Friday marked the second anniversary of the shooting that left 17 people dead at Marjory Stoneman Douglas High School in Parkland, Florida.
Broward County school officials designated the anniversary as a "Day of Service and Love" to honor the victims, while flags in Tallahassee flew at half-staff. Parkland alumni and parents also remarked on the tragedy while urging lawmakers to take action. The attack once again brought national attention to the issue of gun violence and spurred creation of the youth-led March For Our Lives movement.
There have been some significant changes to gun laws since March for Our Lives was founded, and the group, arguably, changed the tone of the gun control debate. The Giffords Law Center reported in December that 137 gun safety bills had been signed into law since the Parkland shooting.
Gun reform has also become a key issue among Democratic presidential candidates. And President Trump has expressed support for a federal "red flag" law, but has vowed to safeguard rights his supporters believe to be guaranteed under the Second Amendment.
"What about victims of gun violence like my daughter?"
That was Fred Guttenberg, whose 14-year-old daughter Jaime was killed in the Parkland shooting. Speaking to CNN, Guttenberg criticized the Trump administration for conflating gun safety activism with "taking away guns."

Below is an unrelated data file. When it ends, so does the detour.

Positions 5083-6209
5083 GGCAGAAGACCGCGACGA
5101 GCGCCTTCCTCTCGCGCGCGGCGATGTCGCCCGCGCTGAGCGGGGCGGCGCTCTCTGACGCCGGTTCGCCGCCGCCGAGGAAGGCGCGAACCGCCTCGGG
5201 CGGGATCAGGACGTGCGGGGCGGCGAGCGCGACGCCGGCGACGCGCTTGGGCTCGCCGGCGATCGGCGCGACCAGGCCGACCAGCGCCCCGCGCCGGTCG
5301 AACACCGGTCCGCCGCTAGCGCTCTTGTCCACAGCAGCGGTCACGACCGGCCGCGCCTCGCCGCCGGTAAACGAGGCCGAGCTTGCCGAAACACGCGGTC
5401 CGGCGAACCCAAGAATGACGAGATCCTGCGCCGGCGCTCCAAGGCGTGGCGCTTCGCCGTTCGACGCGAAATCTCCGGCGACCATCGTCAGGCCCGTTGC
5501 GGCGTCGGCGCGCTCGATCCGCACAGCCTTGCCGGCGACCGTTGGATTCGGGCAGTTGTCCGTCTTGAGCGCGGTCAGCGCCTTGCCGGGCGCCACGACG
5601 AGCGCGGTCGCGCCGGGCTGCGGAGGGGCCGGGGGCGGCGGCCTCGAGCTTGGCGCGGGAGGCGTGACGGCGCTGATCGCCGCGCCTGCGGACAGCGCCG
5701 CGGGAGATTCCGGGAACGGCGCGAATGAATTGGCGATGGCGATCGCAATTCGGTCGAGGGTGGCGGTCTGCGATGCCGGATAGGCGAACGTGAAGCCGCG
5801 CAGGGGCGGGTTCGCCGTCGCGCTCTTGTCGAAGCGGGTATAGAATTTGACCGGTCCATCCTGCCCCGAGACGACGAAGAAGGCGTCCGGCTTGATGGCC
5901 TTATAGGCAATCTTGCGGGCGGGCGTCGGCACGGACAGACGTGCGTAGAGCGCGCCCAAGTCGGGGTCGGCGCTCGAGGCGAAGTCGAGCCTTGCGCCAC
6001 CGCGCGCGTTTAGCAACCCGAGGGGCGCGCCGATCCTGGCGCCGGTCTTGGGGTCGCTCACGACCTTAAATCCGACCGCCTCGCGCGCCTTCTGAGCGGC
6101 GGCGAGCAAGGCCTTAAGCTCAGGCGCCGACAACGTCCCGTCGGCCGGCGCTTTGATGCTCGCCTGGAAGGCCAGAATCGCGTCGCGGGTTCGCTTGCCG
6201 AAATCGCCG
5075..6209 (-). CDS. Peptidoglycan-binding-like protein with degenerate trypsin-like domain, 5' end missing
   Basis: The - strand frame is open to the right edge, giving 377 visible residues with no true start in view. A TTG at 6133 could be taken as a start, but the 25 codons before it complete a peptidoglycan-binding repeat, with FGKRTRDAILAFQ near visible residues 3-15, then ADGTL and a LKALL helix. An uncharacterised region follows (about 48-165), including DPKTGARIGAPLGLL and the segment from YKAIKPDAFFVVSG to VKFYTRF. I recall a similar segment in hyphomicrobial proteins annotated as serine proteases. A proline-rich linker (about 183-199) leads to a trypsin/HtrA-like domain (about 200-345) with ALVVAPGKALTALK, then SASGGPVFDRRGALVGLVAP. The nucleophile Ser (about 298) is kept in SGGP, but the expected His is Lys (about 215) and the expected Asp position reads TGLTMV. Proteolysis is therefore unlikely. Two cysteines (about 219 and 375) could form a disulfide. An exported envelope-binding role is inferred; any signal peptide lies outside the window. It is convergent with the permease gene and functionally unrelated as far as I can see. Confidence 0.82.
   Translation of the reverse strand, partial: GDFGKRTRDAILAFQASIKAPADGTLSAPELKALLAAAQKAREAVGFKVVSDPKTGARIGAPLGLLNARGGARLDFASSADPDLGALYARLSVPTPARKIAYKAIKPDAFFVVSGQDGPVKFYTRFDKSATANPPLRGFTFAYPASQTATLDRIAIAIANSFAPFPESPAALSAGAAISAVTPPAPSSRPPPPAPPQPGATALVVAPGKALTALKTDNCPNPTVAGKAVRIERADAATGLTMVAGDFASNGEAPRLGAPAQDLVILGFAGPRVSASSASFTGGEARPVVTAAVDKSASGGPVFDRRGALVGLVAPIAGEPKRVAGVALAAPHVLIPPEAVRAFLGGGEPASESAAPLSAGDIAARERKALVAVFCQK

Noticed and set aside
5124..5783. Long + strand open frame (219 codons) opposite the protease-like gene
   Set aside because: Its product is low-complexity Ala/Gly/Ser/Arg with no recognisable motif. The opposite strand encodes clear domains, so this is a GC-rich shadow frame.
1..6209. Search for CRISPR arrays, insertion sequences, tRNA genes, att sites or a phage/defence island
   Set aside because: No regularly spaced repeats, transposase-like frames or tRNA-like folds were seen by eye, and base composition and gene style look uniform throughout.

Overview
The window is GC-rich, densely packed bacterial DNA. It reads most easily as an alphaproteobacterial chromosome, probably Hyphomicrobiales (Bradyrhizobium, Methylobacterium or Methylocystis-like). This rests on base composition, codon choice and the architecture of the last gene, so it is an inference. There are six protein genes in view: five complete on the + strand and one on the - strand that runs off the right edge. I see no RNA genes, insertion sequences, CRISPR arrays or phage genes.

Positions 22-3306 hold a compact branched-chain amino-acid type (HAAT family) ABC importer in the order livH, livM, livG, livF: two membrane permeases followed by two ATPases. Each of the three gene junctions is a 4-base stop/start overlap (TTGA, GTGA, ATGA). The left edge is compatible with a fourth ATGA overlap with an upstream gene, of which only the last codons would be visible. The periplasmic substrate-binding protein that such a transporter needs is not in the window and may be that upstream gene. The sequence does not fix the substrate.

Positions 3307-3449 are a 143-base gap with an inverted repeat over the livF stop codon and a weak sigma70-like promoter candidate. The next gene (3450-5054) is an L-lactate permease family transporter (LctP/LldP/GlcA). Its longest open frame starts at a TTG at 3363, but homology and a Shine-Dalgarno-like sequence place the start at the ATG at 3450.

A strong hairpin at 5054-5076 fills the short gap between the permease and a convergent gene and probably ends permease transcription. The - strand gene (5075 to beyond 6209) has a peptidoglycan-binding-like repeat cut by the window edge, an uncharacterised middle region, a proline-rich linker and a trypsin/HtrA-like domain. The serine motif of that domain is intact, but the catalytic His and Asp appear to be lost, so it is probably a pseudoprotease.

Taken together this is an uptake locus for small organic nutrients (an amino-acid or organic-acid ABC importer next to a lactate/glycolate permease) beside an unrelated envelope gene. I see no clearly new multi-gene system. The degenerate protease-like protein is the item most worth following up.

"All I could sit there thinking about was, my daughter was killed by an American teen male. So I was getting angry because he wasn't addressing actually the cause of all violence in this country," said Guttenberg. "He's saying to his followers that people like me want to attack the Second Amendment, and that's just an absolute brutal, disgusting, vicious lie."
On Monday, the president met with the group Stand With Parkland to unveil the School Safety Clearinghouse, a best practices website providing resources to school officials, parents and law enforcement. But there reportedly was no discussion of tighter gun laws.
Still, activists tried to open that discussion with lawmakers just a few days later. On Thursday, March For Our Lives members occupied the office of Senate Majority Leader Mitch McConnell to demand tougher gun laws.
"There are laws currently waiting on that desk, in that room that will save lives," said one member of the group. "Background checks will save lives. Gun violence prevention is suicide prevention. So we're waiting on Mitch McConnell."
Contains footage from CNN.